We often hear conflicting information about the word “generalization” when it applies to dogs. We are often told that “dogs don’t generalize well”, but then, there are instances when generalization takes place quite quickly as many owners of fearful dogs can attest. Today, we’ll therefore be taking a closer look into dog generalization, the meaning of the word, how it happens and the process it entails. We will also be taking a peak at some examples of generalization taking place in dog training and dog behavior as it can happen in specific contexts.
Generalization is often defined as “taking something specific and applying it more broadly.”We often use generalization in our linguistic world to cover make broad statements. For example, if we say “customers are always right” we are making a broad statementRichard Nordquist, a Grammar & Composition Expert, the English word dog, comes from the earlier word dogge, which was originally used to depict a powerful breed of dog that originated in England. Today, the word dog has evolved though and generalized as an umbrella term used to include all of our domesticated canine companions.
To give a more technical explanation we can say that generalization occurs when a new stimulus/setting/situation that has similar characteristics to a previous stimulus/setting/situation comes to trigger the same response. So if Mary listens to the radio one day and falls in love with a specific heavy metal song made by a specific band, she may then later on find out that she likes other heavy metal bands so starts listening to more and more heavy metal songs and even starts attending concerts. In this case, her passion has generalized from one song, to other songs made by different bands that share similar features with the original band/song she first fell in love with.
Stimulus generalization occurs when a response is “provoked not only by the object or event that originally provoked it, but also by objects or events that are similar to the original stimulus.” Karen Overall
When applied to dog training, generalization can be defined as the process where, the settings in which a dog initially responds to, start to increase so that the dog starts responding to more and more different settings. We often talk about generalization when a dog who was initially trained to sit in a quiet room, starts then sitting in rooms with more distractions, then starts sitting in the yard, and then on walks, at the park etc. Since we have (hopefully!) helped the dog progress by training in more and more distracting environments through gradual exposure, and have rewarded each time the dog responded, the dog succeeds despite the increase in challenge.
We can therefore pat ourselves on the back and claim that the behavior of sitting has successfully generalized to other settings other than the one in which the dog was originally trained. We have therefore taken something that was initially trained in a specific setting (sit in a quiet room) and expanded it to encompass various settings (sit in the yard, sit in the park, sit on walks). When people say “dog’s don’t generalize well” they often refer to the fact that with potty training, it’s often hard to train a puppy to use a pee pad at home and then go potty outdoors on a totally different surface or the fact that it’s hard to train a dog to sit in a quiet room and then ask the dog to sit on walks. However, this is not the dog’s fault! This tends to occur when people fail to use high-value treats (the more distracting the environment, the higher value the treats) and don’t take time to make sure the sitting behavior in quiet settings is fluent enough before moving to training in more and more distracting areas. Slow and steady wins the race!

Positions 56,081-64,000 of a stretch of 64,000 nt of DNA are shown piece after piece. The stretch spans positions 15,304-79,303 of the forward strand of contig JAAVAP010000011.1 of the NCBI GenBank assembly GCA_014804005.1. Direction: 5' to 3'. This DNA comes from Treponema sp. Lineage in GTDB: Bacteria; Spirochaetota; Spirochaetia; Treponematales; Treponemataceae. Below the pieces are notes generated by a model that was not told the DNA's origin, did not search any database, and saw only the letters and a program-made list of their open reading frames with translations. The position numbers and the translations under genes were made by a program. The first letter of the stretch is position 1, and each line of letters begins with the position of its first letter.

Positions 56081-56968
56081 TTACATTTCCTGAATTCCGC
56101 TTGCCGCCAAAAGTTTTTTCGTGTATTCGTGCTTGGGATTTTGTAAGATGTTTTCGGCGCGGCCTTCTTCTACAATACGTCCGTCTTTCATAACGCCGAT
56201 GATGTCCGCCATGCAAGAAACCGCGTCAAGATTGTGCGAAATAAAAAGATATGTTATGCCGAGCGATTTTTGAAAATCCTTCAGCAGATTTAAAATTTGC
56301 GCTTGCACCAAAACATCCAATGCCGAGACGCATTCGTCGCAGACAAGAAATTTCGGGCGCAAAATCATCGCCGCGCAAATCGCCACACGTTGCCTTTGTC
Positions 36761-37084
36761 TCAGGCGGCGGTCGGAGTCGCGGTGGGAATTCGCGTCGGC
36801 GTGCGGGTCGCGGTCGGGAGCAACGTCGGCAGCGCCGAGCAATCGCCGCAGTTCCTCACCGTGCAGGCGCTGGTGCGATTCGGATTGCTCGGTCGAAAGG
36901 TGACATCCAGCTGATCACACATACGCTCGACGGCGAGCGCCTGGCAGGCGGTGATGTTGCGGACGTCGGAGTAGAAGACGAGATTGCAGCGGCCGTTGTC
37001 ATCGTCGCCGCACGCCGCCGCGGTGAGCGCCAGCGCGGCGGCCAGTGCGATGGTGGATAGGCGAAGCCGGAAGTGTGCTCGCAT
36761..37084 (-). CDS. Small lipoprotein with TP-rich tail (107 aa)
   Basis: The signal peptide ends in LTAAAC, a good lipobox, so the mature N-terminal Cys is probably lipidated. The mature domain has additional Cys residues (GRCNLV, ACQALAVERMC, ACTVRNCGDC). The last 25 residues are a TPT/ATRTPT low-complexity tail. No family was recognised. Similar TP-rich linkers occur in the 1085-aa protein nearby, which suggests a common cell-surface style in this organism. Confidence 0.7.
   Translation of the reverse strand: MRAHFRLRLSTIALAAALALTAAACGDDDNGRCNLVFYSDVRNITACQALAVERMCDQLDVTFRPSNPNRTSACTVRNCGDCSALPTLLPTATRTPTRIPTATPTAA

Did you know? Generalization, strictly speaking is not really something somebody does (the dog doesn’t really “generalize”) but it rather refers to a process. So it would be more correct to say “the dog’s behavior of sitting in the park is sign that generalization has occurred.”
Another example of generalization is seen when we are in the process of increasing criteria and we start training our dog so that he learns to respond to more and more subtle forms of our prompts that share similar features with the original version. For example, if we have trained a dog to spin in a circle by bending down and moving our arm and pointed finger in an imaginary circle that the dog must follow, at some point we might want to make the signal less significant. So we work on making the hand gesture gradually less and less evident by bending down less, then making the circle less and less wide, up until we reach a point where the dog responds just to a mere small imaginary circle drawn with a finger.